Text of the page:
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Grandmothering is topic of visiting scholar talk

Feb. 7, 2006

KALAMAZOO--The role of grandmothers in the evolution of the human race will be the topic when a renowned anthropologist visits Western Michigan University this week as part of WMU's Visiting Scholars and Artists Program.

"Grandmothering and the Evolution of Human Longevity" is the title of a talk at 7:30 p.m. Thursday, Feb. 9, in Room 2304 of Sangren Hall by Dr. Kristen Hawkes, distinguished professor of anthropology and head of the Department of Anthropology at the University of Utah. The event is free and open to the public.

For more than 20 years, Hawkes has researched age- and sex-related variables in the behavior of modern hunter-gatherers. She has helped lead two major field projects, which have produced some of the most comprehensive data sets ever assembled on modern forager ecology.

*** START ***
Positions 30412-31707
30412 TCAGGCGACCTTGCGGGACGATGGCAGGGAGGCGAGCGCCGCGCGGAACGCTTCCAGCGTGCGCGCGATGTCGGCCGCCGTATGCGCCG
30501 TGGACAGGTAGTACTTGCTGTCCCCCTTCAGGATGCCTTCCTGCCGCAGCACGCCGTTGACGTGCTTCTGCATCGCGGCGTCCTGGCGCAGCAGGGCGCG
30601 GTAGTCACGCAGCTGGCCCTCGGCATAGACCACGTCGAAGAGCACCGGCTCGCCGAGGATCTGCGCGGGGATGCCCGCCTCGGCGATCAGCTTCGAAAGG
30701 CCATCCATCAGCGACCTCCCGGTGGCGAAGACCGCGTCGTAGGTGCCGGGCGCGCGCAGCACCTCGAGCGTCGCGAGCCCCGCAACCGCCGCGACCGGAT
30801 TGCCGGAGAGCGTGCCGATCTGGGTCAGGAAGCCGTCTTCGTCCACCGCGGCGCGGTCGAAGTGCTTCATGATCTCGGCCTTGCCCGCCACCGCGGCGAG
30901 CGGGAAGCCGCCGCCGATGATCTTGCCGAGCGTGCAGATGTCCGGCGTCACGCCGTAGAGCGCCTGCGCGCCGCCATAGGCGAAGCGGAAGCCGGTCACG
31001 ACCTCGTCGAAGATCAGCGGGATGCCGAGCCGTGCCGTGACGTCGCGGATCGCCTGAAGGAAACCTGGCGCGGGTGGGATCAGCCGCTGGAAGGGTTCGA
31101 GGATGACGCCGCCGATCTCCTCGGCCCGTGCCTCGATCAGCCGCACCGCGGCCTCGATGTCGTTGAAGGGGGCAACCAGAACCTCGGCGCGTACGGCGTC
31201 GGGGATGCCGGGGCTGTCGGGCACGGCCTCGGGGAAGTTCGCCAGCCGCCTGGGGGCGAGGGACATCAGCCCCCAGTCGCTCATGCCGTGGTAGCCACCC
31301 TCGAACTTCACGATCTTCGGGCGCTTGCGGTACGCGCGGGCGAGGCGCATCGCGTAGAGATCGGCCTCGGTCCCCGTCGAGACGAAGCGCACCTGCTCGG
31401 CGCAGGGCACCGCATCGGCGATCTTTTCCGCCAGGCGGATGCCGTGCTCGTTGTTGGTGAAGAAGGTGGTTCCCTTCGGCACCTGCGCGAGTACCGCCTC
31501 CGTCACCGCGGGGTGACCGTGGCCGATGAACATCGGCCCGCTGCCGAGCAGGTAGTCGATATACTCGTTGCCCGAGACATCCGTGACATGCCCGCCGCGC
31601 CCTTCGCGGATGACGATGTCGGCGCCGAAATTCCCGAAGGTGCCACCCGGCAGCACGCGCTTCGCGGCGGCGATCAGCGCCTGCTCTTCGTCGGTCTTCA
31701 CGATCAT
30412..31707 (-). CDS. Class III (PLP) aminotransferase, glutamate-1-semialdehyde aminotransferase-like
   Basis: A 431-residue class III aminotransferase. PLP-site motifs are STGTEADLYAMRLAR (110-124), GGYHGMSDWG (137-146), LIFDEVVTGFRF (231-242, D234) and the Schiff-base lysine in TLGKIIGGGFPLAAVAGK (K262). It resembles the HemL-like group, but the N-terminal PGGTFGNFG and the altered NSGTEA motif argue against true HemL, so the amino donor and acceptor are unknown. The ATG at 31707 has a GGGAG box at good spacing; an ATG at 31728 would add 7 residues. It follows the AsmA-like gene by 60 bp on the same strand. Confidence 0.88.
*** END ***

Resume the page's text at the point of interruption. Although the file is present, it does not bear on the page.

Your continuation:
Hawkes says humans are the longest-lived vertebrates on land, but contrary to common belief, our remarkable longevity is not new, and is not due to support for the elderly. Hawkes believes ancestral grandmothers played a central role in the evolution of the human lineage. Her hypothesis holds that humans evolved so they are weaned younger, have longer childhoods and longer lifespans, and produce more offspring because ancestral grandmothers helped feed their grandchildren and thus increased their odds of survival.

Hawkes was the 2002 winner of the Rosenblatt Prize, the University of Utah's highest award for excellence. The $40,000 gift is presented annually to a faculty member who displays excellence in teaching, research, and administrative efforts.

A member of the National Academy of Sciences, Hawkes is recognized by her peers as one of the top anthropologists in the nation. Hawkes was the human evolution area editor for the recently published Oxford Encyclopedia of Evolution and serves on the science and grants executive committee of the board of trustees for the L.S.B. Leakey Foundation.

She earned a bachelor's degree from Iowa State University and master's and doctoral degrees from the University of Washington. She joined the University of Utah faculty in 1973 and has served as chair of the Department of Anthropology since 1996.

The Visiting Scholars and Arts Program at WMU was established in 1960 and has supported more than 500 visits by scholars and artists representing some 65 academic disciplines.

Media contact: Cheryl Roland, (269) 387-8400, cheryl.roland@wmich.edu

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